France Will Require Solar Panels to Cover Large Parking Lots

Lots with more than 80 spaces only have a few years to install the solar panels, which could generate a significant amount of energy

Automobiles under solar canopies at a GreenYellow renewable energy site in the parking lot of a Geant Casino hypermarket, operated by Casino Guichard Perrachon SA, in Marseille, France, on Thursday, May 20, 2021. New legislation means that large car parks in France will be required to be covered by solar panels.
Solar panels already cover some parking lots in France, but it'll soon be the law.
Theo Giacometti/Bloomberg via Getty

All new and existing large parking lots in France will soon be required to be covered by solar panels. The French government, which approved the measure late last week, believes the new solar requirement could generate up to 11 gigawatts of power, which is the equivalent output of 10 French nuclear reactors and close to 8% of France’s entire electrical output.

It’s an ambitious plan, and one that’s going to come about quickly. Per The Guardian, the owners of parking lots with between 80 to 400 spaces have until 2028 to comply, but operators with more than 400 only have until 2026. At least half of the area of the larger sites must be covered by solar panels.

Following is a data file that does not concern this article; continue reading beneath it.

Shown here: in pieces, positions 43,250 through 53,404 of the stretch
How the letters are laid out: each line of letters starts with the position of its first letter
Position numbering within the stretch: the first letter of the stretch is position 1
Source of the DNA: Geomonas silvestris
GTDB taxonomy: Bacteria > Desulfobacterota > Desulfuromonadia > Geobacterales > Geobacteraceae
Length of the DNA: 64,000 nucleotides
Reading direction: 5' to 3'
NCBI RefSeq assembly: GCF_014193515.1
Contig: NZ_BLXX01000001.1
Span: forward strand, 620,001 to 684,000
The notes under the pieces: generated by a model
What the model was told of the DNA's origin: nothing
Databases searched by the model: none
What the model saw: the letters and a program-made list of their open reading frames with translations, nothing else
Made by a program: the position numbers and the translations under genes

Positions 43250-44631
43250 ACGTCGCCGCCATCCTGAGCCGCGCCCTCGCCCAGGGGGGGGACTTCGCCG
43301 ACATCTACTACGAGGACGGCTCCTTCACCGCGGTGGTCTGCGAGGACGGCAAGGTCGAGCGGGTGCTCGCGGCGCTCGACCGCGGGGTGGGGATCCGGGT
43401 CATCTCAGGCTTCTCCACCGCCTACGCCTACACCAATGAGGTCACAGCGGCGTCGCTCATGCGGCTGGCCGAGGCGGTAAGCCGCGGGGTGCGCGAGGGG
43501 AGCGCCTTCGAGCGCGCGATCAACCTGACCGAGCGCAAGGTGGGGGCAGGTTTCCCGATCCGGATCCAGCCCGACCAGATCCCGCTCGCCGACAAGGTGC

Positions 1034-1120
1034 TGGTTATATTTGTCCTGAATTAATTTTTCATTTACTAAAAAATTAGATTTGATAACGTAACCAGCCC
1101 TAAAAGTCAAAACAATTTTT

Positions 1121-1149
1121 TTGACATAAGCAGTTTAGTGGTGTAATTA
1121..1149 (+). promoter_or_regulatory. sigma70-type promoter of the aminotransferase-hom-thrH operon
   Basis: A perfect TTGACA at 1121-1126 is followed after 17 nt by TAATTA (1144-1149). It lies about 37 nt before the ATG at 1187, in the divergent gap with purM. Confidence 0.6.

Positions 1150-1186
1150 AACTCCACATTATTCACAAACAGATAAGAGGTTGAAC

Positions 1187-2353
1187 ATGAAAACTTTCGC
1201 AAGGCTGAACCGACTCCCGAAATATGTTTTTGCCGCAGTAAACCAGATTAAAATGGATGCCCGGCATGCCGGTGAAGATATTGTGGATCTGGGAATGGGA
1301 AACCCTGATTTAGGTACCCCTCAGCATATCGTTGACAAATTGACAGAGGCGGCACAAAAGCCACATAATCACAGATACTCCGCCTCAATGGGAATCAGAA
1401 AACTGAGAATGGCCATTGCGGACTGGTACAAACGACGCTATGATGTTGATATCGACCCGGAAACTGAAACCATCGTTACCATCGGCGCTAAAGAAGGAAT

The French government is also planning to build large solar farms on empty land by motorways, railways and on farmland. These measures are all part of president Emmanuel Macron’s renewable energy pledge, which also includes wind farms and a communications rollout urging businesses and individuals to cut energy usage.

It’s a bold move, and the measure offers multiple benefits: It could ease an energy infrastructure that’s been affected by increased power consumption and complications involving energy supplies due to Russia’s invasion of Ukraine. In a way that might feel more tangible to drivers, these vast swathes of solar panels also offer free shade for parked cars.

While hard to see many downsides to this new law’s passage, similar measures here in the U.S. seem doomed to fail outside of individual states (most likely California). In the mostly positive comments section of the vehicle site Jalopnik, for example, a few users noted that legislation like this would make the area “ugly” (a debatable point) and create potential visibility issues for storefronts. While most Americans support expanding solar and wind energy, the renewable energy industry is a target for misinformation from the fossil fuel industry and its political supporters.

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